Secretary of State Mike Pompeo put himself in the hot seat as he visited multiple Sunday talk shows.
Confronted multiple times over reports about a canceled meeting about potential peace talks between President Donald Trump and Taliban leaders, Pompeo said he was in full support of the meeting and Trump’s efforts to bring the war in Afghanistan to an end. The US secretary of state said the administration has two major missions when it comes to Afghanistan: to make sure there is not another terror attack on U.S. soil and to put American soldiers at risk “as little as possible.”
The peace talks, Pompeo insisted, were meant to lower violence in the Middle East and to “honor” the sacrifice many American soldiers have made in a war that has raged for two decades and cost the U.S. “billions and billions of dollars.”
Trump canceled the meeting, after the Taliban conducted a terror attack that left one American dead in an effort to gain negotiating power, an administration decision Pompeo said he also supports.
“It made no sense for the Taliban to be rewarded for that kind of bad behavior,” he said.
Tapper tried repeatedly to frame the conversation in a way that ignored reality and made Trump look bad.
Pompeo did not take the bait.
“President Trump will always protect Americans and the American interest and one of the ways we’re trying to do that is to take down the violence levels in Afghanistan, so that we can rebalance,” Pompeo said.
Getting back to peace talks will take a “significant commitment” from Afghanistan though, Pompeo added.
Drawing a contrast between Obama and Trump, Pompeo said Trump is committed to withdrawing troops from Afghanistan only if it is in the interest of the American people.
“This has been something that multiple administrations have tried. President Trump made clear [that] we’re not just going to withdraw because there’s a timeline. We’re only going to reduce our forces when certain conditions are met,” Pompeo said.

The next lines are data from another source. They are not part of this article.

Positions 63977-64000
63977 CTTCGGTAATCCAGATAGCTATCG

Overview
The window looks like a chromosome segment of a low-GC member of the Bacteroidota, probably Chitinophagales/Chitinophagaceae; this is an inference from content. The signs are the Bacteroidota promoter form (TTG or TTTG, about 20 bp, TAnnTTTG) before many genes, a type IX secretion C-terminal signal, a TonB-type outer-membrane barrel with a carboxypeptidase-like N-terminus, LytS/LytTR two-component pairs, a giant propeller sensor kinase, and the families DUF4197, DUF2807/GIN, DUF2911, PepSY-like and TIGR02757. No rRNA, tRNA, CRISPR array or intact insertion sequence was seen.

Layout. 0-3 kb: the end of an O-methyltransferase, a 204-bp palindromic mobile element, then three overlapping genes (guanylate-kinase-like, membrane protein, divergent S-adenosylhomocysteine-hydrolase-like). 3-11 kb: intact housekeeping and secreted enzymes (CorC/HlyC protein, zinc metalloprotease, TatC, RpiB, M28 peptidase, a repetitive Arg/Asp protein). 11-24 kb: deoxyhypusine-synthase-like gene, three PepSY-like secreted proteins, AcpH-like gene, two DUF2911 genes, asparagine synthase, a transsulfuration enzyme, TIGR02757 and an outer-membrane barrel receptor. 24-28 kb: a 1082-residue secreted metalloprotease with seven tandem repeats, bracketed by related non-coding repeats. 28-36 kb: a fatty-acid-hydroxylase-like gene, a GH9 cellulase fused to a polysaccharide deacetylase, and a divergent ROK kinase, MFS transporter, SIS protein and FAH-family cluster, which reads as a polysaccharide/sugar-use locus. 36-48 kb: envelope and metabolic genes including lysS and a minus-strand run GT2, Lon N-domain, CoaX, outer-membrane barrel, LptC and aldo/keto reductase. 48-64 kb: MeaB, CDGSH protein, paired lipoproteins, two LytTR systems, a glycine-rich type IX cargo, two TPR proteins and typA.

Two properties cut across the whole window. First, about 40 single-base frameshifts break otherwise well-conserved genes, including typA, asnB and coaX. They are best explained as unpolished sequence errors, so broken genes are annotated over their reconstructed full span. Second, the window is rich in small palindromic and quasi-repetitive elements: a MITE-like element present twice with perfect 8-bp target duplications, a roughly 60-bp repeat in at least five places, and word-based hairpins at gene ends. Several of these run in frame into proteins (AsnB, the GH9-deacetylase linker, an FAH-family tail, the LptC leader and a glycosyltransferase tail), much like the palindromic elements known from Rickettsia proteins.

Tapper seemed to have a particular problem with Taliban leaders being invited to Camp David. Asked why this happened, Pompeo again stood the line.
“[They were invited] to get this accomplished. The American people are demanding it. Now, almost two decades and the loss of life … We have an obligation to do everything we can to protect those men and women and to take down the risk. That’s what President Trump was aiming to do,” Pompeo said.
Tapper eventually stopped playing word games and just let his leftism flag fly.
“I can’t help but think that if a Democratic president had talked about having the Taliban come to Camp David to negotiate a peace process that was not already a done deal, that you as a congressman, as a soldier, as a veteran, as a West Point graduate, that you would be rather upset?” Tapper asked.
“Jake, you’re just wrong about that,” Pompeo said. “I’ve been fully supportive of this effort.”
He went on to say that the timing for peace talks is “just right” and he understands the “value” to ending the conflict in Afghanistan.
He also promised that peace talks do not equate to going easy on the Taliban.
“Make no mistake about it: we will continue to punish, we will continue to pound, we will continue to fight, we will continue to protect the American people,” he said.
Pompeo also pushed back against Tapper’s claim of bias.
“If I was worried about … President Obama, it was because he was prepared to leave without ensuring that we could protest America. This administration will never do that,” the secretary of state promised.
Check out Tapper’s segment with Pompeo below:
Tapper’s show was not the only one where Pompeo’s feet were put to the fire.
Appearing on “Fox News Sunday” with Chris Wallace,” Pompeo again found himself defending Trump’s decision.
Pompeo reiterated that for peace talks to happen again, the Taliban needs to show “they’re prepared to do the things that we ask them to do in the course of those negotiations.”
Wallace was just as persistent as Tapper in his framing of the conversation, again and again asking why President Trump would enter peace talks with the Taliban on American soil.
“Who thought it was a good idea for the President of the United States to meet with Taliban leaders who have the blood of thousands of Americans on their hands just three days before 9/11?” Wallace asked at one point.
“The president ultimately made the decision. He said, ‘I want to talk to President Ghani. I want to talk to these Taliban negotiators. I want to look them in the eye, I want to see if we can get the final outcome that we needed so that we could sign off on the deal,'” Pompeo said.
Pompeo also reiterated his faith in the president when it comes to Afghanistan.
“The president will not take a bad deal,” he said.
He also again said that negotiating with the Taliban does not equate to supporting them.
“It’s almost always the case, Chris, that you don’t get to negotiate with good guys,” Pompeo told Wallace. “The reason you’re in negotiations is to end wars.”
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